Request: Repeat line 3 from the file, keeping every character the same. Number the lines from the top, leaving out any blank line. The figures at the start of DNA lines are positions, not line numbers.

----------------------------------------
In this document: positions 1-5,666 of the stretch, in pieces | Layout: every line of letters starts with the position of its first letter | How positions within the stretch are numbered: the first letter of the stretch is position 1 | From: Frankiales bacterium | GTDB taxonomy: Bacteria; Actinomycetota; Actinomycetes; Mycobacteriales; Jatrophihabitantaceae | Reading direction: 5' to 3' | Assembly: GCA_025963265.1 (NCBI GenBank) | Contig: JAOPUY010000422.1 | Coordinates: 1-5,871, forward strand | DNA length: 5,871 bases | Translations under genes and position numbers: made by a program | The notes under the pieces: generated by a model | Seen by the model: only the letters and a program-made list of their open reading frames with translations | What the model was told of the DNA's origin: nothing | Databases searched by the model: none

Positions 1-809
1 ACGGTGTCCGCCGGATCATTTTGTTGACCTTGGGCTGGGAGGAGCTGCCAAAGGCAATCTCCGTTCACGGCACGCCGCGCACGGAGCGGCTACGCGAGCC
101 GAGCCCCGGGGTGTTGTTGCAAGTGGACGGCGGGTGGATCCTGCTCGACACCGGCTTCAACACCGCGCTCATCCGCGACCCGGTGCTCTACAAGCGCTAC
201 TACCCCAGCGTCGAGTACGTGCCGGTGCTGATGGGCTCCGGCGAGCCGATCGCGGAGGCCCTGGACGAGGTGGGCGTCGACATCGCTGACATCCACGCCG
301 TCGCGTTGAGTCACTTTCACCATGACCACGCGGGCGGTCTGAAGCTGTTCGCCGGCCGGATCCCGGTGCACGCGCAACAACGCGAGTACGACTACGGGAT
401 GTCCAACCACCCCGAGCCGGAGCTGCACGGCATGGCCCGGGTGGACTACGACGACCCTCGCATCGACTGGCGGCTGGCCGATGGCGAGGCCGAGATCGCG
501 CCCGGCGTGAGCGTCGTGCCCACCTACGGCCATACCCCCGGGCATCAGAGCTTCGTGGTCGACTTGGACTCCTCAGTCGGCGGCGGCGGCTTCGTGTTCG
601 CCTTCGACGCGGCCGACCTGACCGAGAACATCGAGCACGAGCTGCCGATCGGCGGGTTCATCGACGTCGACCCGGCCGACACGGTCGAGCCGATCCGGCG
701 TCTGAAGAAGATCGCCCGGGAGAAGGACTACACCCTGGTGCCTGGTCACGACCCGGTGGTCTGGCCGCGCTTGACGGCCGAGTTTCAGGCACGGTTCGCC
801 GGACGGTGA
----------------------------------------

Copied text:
1 ACGGTGTCCGCCGGATCATTTTGTTGACCTTGGGCTGGGAGGAGCTGCCAAAGGCAATCTCCGTTCACGGCACGCCGCGCACGGAGCGGCTACGCGAGCC